Many Wisconsinites who live near lakes spend as much time in the water as they can, but residents of Green Bay know the bay isn’t for swimming.
Water quality issues have plagued the Fox River and lower Green Bay since paper mills started popping up 200 years ago. Hundreds of acres of fish and wildlife habitat were filled or destroyed during the last century, and by the 1920s, low oxygen events and fish kills were common.
The Fox River and lower Green Bay was designated an “Area of Concern” in the 1980s due to contaminated sediment, poor water quality and lost or altered habitat. Since then, government and advocacy groups have made great efforts to clean up the bay – but there’s still work to be done.
There are two major pollutants in the bay: total phosphorus (TP) and total suspended solids (TSS). Large amounts of TP in water can cause harmful algal blooms and dead zones, where oxygen levels get so low that they can no longer support aquatic life. TSS are small particles of sediment and the pollutants that attach to them. They often enter waterways when trees and vegetation are removed, and in high concentrations they cause poor water clarity, low-oxygen zones and even clog fishes’ gills.
Many sources contribute to TP and TSS in the Fox River Basin, but agriculture is the largest. In an attempt to change this, the Lower Fox Demonstration Farms Network is working with local producers to implement conservation practices that can restore soil health, reduce runoff pollution and improve water quality.
“Fox Demo Farms” is the outcome of an agreement between the USDA Natural Resources Conservation Service (NRCS) and the Great Lakes Commission (GLC) to support phosphorus reduction methods and showcase effective conservation practices for other farmers in the region.
The six participating farms have been experimenting with no-till planting and cover crops. These practices are known to protect soil from erosion, increase organic matter and promote healthy soil structure. In addition, cover crops improve nitrogen cycling, suppress weeds and provide habitat for birds and insects.
These practices aren’t fit for every farm, though. Brent Petersen, project manager for Fox Demo Farms, works with producers individually to decide what’s best for them.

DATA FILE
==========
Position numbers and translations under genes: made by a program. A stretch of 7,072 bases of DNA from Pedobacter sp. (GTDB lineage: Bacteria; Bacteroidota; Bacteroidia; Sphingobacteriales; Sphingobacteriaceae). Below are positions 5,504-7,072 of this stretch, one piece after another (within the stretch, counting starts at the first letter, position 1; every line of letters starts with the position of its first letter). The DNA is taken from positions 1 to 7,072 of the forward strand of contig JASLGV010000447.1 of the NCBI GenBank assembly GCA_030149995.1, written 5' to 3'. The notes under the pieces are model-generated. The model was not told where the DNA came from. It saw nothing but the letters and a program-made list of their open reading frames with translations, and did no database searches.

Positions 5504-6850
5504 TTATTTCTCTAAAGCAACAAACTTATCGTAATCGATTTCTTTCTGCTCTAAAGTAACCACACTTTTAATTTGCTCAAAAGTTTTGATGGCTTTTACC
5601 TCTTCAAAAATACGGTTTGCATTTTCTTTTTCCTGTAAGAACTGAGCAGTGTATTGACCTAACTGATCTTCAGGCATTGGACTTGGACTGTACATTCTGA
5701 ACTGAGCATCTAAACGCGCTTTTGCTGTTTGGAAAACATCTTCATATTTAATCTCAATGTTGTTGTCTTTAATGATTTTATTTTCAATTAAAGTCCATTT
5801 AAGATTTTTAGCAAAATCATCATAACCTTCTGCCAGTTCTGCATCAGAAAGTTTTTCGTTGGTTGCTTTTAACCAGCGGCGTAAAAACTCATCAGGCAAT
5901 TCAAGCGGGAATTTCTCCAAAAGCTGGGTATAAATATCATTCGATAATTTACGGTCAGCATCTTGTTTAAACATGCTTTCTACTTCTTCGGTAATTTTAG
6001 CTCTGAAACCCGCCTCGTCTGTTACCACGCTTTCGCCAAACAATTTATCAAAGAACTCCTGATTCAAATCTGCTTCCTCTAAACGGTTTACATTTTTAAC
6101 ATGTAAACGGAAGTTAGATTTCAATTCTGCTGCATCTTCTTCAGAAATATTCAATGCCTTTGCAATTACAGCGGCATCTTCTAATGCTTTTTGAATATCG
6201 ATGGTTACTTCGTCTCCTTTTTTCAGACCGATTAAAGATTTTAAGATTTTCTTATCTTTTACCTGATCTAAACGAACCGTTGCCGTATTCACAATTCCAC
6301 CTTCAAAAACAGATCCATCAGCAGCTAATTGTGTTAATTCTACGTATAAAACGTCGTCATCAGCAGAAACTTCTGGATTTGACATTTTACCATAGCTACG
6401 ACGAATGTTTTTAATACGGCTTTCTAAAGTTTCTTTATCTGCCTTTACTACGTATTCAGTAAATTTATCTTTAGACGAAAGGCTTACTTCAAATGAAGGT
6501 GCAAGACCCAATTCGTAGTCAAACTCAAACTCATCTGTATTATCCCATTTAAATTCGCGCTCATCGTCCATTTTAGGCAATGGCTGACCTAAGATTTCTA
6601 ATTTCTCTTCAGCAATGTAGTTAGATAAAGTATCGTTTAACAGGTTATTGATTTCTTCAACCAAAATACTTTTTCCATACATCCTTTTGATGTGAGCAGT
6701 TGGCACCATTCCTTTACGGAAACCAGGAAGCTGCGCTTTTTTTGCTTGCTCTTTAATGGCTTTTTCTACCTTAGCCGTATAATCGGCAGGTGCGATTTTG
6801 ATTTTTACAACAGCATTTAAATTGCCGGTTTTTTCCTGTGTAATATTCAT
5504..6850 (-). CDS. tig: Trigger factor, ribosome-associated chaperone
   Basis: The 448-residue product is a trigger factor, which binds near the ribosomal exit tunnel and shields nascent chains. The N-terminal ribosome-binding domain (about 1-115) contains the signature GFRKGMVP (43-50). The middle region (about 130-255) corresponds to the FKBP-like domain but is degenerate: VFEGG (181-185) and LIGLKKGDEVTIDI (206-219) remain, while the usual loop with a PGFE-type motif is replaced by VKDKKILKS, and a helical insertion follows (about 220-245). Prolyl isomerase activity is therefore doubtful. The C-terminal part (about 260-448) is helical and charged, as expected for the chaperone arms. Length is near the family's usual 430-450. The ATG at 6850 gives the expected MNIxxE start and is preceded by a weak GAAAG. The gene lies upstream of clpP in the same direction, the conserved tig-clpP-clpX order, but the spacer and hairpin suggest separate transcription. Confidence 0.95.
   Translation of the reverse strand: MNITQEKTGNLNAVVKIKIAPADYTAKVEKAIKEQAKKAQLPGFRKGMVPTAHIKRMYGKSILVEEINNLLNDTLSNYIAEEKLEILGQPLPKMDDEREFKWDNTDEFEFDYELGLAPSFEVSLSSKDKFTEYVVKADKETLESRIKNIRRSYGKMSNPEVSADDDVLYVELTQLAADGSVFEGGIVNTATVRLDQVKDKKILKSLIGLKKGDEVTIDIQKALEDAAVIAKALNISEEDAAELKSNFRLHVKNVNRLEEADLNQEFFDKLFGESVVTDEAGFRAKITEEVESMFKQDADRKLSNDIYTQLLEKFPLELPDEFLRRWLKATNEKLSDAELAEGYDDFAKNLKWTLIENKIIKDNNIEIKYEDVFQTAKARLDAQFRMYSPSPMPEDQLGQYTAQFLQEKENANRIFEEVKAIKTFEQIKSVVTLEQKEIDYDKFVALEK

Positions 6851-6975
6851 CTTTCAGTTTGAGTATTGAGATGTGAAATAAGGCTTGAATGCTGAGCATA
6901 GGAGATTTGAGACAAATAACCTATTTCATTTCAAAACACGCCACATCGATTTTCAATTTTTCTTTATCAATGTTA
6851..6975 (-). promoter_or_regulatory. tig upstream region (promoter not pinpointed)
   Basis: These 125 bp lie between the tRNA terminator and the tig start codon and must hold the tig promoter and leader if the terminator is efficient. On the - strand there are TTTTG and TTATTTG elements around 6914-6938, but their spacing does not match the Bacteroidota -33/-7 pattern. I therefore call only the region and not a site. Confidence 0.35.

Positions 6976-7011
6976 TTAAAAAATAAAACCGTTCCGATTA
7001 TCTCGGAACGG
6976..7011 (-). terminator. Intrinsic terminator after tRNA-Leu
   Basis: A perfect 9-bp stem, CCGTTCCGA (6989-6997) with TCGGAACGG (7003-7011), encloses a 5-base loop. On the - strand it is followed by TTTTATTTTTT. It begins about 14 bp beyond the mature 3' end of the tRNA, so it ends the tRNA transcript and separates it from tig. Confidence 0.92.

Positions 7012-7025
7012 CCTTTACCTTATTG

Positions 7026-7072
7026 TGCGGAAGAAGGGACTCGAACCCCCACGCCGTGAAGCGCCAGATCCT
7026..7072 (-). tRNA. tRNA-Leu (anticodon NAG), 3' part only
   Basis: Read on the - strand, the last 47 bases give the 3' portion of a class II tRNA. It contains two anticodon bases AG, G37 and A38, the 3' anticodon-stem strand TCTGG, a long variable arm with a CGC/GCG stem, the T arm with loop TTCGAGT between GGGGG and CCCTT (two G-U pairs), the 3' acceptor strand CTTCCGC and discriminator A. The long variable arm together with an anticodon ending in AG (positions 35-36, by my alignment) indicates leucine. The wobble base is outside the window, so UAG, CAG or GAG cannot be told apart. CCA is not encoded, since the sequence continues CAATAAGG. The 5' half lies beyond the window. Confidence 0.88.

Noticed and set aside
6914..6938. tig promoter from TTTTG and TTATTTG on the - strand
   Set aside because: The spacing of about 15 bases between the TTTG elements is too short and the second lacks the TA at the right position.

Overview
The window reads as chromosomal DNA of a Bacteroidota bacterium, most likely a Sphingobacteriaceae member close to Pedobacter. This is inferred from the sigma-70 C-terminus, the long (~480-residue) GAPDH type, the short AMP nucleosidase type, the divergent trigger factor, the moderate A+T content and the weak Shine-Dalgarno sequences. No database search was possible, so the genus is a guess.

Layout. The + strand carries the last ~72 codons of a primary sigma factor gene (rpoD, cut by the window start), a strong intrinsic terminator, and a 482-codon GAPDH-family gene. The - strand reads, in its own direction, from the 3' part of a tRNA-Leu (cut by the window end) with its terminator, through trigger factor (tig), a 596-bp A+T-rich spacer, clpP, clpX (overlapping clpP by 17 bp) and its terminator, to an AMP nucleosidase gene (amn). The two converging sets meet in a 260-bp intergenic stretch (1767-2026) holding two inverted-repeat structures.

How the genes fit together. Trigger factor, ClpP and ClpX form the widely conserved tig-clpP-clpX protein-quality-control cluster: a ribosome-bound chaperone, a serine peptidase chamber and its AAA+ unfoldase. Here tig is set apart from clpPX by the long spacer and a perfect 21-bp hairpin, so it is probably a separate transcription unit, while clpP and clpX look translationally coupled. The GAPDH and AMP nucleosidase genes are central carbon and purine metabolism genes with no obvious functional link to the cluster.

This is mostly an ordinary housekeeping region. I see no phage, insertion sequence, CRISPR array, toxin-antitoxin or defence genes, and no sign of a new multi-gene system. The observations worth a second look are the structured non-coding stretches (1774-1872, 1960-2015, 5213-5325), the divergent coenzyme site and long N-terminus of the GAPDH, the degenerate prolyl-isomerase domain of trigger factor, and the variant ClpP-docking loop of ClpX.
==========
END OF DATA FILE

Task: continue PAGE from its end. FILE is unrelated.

“We’ve been trying just about everything. There’s no silver bullet with this,” said Petersen.
Unfortunately, practices such as air seeding and manure injection require pricey equipment. Local organizations have been instrumental in helping the project get the technology it needs to be successful, according to Petersen. The Nature Conservancy, the Fund for Lake Michigan, and the Green Bay Metropolitan Sewerage District have helped out with cost-sharing and grants. Outagamie County has been allowing Fox Demo Farms to use their low-disturbance manure applicator as well.
After just three years, it’s difficult to quantify the outcomes. Three farms are equipped with edge-of-field monitoring stations by the U.S. Geological Survey (USGS), and results show that 80 percent of applied phosphorus is coming off conventionally-farmed fields as sediment.
This is bad news for farmers. Fertilizer costs have risen over time, which means it’s important to keep as much on the field as possible.
“We’ve always thought commercial fertilizer was the way to go, and part of the reason we’ve had to do that is because we’ve gotten away from establishing cover crops and letting the nutrients be gradually released over time,” said Petersen.
Water infiltration rates on farms in the area are generally poor as well. Fields should absorb an inch or two of precipitation without runoff, but some farms aren’t even absorbing half an inch, explained Petersen. Cover crops can shield soil from the initial impact of rain drops and create pore space for water to permeate.
Greg Nettekoven has been participating in the program since its creation three years ago, and he’s already started to see some changes: less soil moving on the field and more earthworm castings. He hopes that if he keeps up with the project, he’ll see organic matter improve in his soil in the next few years.
Producers seeing results on their land doesn’t translate to immediate changes in water quality, though. The Fox River Basin is a large water watershed, so it could be years before there is a substantial improvement.
“It’s too early to tell. It took us 80 to 100 years to get to this point, so it’s going to take some time to turn it around,” said Petersen. “Change is difficult, but the producers are really on board with it.”